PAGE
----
There has never been a more opportunistic time to be an Australian cattle farmer exporting to China: At least that’s what Borderless Cattle is telling the local market.
The company has developed a new “connected farm-to-palate” membership-based platform to give Australian cattle farmers direct access to its customers in China and vice versa.
The platform uses a host of technologies to let Chinese consumers and restaurants own livestock on an Australian cattle station, and to remotely monitor and track its health status and growth, and trace its movement until the meat is delivered to the plate in China.
A blanket solution using blockchain technology would be built as a layer on top of existing tracking and monitoring infrastructures used by farmers and abattoirs. This enables data to automatically be harvested from the wearable tech worn by the cattle and the biotech nanotechnology that will be printed over their skin. This way customer would have access to various levels of the identification and process management.
Customers would also have the option to opt-in to get direct visuals of their cattle through drones that would be overridden by geofencing technology.
“Basically the consumer will have a Tamagotchi of the cattle where they will understand the healthy levels and various grazing energy levels, and will be able to watch it in real-time,” said Dr Wei Siang Yu, founder and executive chairman of parent company Borderless Healthcare Group.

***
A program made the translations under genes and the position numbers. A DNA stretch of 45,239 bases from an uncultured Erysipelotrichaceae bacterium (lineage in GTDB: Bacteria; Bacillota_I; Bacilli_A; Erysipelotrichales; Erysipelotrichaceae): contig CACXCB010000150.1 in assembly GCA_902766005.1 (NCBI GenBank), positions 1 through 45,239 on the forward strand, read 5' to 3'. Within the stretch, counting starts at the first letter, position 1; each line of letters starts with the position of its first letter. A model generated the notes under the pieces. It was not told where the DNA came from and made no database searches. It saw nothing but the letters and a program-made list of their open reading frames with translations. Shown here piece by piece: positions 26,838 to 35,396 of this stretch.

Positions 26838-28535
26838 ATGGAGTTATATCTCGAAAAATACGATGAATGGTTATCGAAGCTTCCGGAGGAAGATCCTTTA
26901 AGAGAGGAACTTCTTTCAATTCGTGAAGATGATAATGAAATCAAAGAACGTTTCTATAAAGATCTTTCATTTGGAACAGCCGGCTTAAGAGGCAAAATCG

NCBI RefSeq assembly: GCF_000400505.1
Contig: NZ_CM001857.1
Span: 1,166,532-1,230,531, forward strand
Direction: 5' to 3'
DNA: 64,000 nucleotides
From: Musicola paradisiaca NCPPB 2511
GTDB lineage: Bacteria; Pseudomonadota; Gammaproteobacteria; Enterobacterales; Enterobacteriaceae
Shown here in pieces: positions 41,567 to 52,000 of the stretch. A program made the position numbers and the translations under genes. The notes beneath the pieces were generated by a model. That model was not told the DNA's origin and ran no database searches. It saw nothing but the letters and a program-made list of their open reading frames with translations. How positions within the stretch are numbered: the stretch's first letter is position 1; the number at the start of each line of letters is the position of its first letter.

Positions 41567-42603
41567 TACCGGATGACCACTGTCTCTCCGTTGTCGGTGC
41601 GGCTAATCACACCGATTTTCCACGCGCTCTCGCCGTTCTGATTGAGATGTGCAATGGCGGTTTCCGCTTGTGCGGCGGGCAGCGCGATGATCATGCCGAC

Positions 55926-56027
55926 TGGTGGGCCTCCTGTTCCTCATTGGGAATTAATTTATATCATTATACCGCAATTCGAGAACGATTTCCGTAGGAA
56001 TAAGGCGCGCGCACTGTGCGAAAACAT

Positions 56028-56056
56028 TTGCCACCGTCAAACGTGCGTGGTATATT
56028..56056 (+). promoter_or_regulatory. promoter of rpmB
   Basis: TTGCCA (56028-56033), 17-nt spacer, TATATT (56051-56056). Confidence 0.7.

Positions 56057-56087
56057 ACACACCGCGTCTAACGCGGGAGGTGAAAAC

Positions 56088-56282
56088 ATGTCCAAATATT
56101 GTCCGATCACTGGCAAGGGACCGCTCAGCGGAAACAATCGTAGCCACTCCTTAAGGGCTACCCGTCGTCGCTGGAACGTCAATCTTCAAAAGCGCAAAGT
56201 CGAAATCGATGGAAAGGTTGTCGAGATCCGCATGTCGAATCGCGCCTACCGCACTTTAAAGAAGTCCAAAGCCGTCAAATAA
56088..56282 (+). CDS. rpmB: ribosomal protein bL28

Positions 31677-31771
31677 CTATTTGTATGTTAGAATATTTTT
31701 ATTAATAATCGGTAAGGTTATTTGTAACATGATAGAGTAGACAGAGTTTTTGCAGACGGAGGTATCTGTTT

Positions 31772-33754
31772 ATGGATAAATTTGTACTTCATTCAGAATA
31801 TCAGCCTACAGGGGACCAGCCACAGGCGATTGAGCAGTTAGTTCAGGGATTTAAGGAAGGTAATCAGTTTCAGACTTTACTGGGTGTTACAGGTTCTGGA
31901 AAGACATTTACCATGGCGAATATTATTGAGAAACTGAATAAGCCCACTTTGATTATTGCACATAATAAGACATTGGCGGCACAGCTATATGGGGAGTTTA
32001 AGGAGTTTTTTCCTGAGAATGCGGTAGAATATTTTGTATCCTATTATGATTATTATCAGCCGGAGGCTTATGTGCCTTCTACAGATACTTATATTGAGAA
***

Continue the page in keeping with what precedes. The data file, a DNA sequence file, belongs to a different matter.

“We’re in the process of cartoonising the data into a Tamagotchi, so it becomes easy for them to track their cattle. They can also use it educate their kids about food safety and the need to respect the animal.”
Based on statistics from Meat and Livestock Australia, China’s official beef imports grew by almost 20-fold from 2011 to 2015, with Australia accounting for 34 per cent of those imports.
Dr Wei said the export numbers to China would grow now that there is a “new protein boom” in China, underpinned mainly by people’s desire for healthier and better-quality food, beyond what they can pick up in the local supermarket.
He said the underlying reason behind the demand for better quality food is being driven by China’s baby boom, following the relaxation of the country’s one-child policy in 2015, and women are instinctively becoming more conscious about what they’re eating, as well as feeding their children.
“China’s food industry is a haphazard environment, so we’re talking about creating a targeted, precise agriculture sector, so that they can have access to better quality food,” Dr Wei said.
Michael Ford, a key stakeholder of Borderless Cattle and director of Global Commodity Centre, said with the US-China free trade agreement now in place, competition for Australian cattle farmers is expected to further ramp up – and this platform will be the next-step advantage Australian farmers will have over competitors.
“One of the things we see is now because America and China have a trade agreement, American beef is being allowed into China, so we just don’t want to go for a race to the bottom due to the change in policy,” Mr Ford said.
“By getting the customer involved now in the process it’s a value-add for Australian beef. We don’t want to go head-to-head with the Americans in a price war because we will lose.
“We would lose because their labour structure is so much cheaper…where they pay $7.50 an hour and we pay someone $20-plus an hour.”
The program will begin in July 2018 with deliveries available to more than 300 cities across China. There are also plans to expand the technology for other livestock.